November 2, 2008
Everyone's talking about change. Obama will bring "Change we can believe in." McCain promises "Change is coming." Hillary stood for "Change you can count on." But does anyone really think change will happen? Change is hard. It would be a lot more realistic to say: Change is iffy. Don't hold your breath .
I'm not a big fan of change. Even if something isn't working I can probably live with it . Especially when it comes to relationships. No need for uncharted territory when there's a safe and familiar environment of misery. Why change when you can complain?
But recently, I have made one big change in my life. After years of searching for something to fill my days with meaning, finally, I've found change that I can believe in - it's a ritual. Washing my hair every morning and eating three meals a day.
I know that might sound trivial but it's given me something to look forward to. Every day I wake up and there's a reason to get out of bed. Breakfast!
Turns out the hair loss problem I've been experiencing was due to not having enough protein. In order for things to improve I was instructed to keep my scalp clean and eat regular meals. Some people have religion, now I have eggs and shampoo .
And like any devoted fanatic, I can't stop proselytising. I'll talk to anyone who will listen about the benefits of breakfast. At least two or three times a day I find myself talking about eggs. I've always thought the only thing worse than being on a diet is listening to someone talk about their diet. But not when you're the person talking. The subject never gets old. If only I was as enthusiastic about my career as I am about having breakfast, I'd be able to afford a cook.
In fact, friends tell me they haven't seen me this excited - ever. It's like I'm a Born Again. Scrambled eggs are my Jesus.
But it doesn't end there. Because not only am I eating three meals a day, I'm showering too, now that I have to wash my hair . Every day. Just like a normal person.
Who knew being normal would be so exhausting. How do people do it?
I don't have a choice. I have to stick to this regimen. And it takes time. There's thinking of what to eat, buying the food, making the food, eating and then cleaning up. Showering and washing my hair (two hours) then following up with the tonics and creams afterwards. There are also the vitamins - three different kinds twice a day - and the tincture at night. I'll stand in front of the mirror over the bathroom sink and instead of running through everything that's going wrong in my life, I'll focus on making sure the tincture doesn't get in my eyes when I put the dropper on my scalp. There's a big warning label on the bottle. It's very meditative.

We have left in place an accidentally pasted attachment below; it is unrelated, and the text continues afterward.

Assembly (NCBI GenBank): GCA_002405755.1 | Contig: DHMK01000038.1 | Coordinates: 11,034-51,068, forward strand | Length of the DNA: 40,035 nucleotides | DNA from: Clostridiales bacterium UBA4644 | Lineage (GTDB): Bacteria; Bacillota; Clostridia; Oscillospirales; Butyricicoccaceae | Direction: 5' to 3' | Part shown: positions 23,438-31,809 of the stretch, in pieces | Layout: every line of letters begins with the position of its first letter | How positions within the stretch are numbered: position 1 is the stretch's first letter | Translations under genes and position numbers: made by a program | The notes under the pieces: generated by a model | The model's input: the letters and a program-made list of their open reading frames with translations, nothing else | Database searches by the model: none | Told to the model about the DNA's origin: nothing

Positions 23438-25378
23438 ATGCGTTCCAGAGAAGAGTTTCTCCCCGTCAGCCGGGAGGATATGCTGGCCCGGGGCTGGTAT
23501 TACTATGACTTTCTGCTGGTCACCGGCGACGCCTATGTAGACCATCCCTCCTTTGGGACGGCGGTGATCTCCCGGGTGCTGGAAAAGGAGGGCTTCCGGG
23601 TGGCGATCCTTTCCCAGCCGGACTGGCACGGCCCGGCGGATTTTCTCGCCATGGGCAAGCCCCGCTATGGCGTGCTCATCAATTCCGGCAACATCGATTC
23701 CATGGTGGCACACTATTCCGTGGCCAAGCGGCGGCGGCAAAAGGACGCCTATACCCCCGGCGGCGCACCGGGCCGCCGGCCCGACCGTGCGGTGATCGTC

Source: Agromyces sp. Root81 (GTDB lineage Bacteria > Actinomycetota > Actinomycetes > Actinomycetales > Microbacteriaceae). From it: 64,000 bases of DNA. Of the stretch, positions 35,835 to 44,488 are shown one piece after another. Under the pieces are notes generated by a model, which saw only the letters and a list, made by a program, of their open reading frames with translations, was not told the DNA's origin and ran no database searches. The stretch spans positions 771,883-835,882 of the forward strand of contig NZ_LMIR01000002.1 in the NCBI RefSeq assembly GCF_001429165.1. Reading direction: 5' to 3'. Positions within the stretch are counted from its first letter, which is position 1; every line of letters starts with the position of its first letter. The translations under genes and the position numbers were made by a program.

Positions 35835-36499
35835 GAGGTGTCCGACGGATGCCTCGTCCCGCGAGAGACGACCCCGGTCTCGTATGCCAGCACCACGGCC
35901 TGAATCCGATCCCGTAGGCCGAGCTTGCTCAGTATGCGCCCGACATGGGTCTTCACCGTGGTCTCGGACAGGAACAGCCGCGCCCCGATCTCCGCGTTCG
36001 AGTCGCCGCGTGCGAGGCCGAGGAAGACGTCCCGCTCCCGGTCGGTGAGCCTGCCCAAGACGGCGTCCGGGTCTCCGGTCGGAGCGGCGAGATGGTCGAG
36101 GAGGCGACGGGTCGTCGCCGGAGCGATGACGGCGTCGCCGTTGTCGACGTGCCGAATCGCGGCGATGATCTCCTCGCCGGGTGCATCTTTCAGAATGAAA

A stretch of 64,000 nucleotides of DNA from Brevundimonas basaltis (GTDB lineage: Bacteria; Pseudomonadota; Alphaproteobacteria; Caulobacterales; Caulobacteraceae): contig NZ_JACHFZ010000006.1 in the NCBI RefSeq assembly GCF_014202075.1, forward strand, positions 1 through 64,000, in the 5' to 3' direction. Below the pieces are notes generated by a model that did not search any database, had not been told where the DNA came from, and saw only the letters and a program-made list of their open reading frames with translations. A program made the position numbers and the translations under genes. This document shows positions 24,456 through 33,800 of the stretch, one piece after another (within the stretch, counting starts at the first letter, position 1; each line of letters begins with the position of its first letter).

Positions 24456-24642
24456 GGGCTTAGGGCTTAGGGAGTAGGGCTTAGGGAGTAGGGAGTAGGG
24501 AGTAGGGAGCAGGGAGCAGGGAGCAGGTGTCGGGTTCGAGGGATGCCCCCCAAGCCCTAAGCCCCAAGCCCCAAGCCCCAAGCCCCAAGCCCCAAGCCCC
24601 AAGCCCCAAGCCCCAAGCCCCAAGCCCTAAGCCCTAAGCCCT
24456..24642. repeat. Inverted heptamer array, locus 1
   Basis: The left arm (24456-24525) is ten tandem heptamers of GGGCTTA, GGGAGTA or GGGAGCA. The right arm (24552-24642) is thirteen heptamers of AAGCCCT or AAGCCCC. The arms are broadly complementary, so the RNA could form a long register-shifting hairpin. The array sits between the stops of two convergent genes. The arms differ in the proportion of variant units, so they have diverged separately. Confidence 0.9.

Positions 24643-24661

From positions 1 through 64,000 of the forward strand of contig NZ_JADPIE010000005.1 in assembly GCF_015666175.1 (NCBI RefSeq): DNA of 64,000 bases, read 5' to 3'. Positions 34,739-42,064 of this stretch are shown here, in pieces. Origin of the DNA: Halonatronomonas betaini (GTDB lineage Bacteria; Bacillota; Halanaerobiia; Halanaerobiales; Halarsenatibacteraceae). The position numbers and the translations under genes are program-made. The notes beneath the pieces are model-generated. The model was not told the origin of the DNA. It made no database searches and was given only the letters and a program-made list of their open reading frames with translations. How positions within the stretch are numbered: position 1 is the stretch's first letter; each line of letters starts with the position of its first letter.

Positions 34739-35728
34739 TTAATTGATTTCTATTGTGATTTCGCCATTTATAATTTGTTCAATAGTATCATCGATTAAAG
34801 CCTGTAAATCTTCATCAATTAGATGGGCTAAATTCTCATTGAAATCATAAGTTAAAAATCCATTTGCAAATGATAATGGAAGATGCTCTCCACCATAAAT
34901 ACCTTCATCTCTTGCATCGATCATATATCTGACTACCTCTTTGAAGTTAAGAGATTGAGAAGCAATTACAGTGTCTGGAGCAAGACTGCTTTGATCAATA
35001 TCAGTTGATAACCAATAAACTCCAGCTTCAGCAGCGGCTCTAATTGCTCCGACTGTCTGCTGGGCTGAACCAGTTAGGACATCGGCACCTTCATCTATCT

The night-time routine eases my mind so that by the time I get into bed I'm relaxed. Then nodding off, I think about breakfast. I wake up the next day and it starts all over again. My days have some structure.
Maybe it's blind faith. But isn't all religion? I have a vested interest in my spiritual wellbeing. My devotion just happens to be to taking a shower.
But here's the problem. It can't last. Three meals a day for the rest of my life? That's a lot of work.
At the moment, it's new. But what happens when the novelty wears off? Lunch will begin to feel like a grind. I can see it now - I skip one meal and promise myself it won't happen again. Then I wake up late and think: it's too cold for a shower; I can get away with just brushing my teeth. I won't go to jail. The next thing I know - I'm off eggs and having a double espresso and a pack of m&m's for dinner.
For now, I'm taking it one day at a time. I can't commit to a lifetime of change. I can't even commit to buying more than one roll of toilet paper. And besides, how do I know all this change will be for the better?
Then again, in my life, as well as in the White House, there's really nowhere to go but up.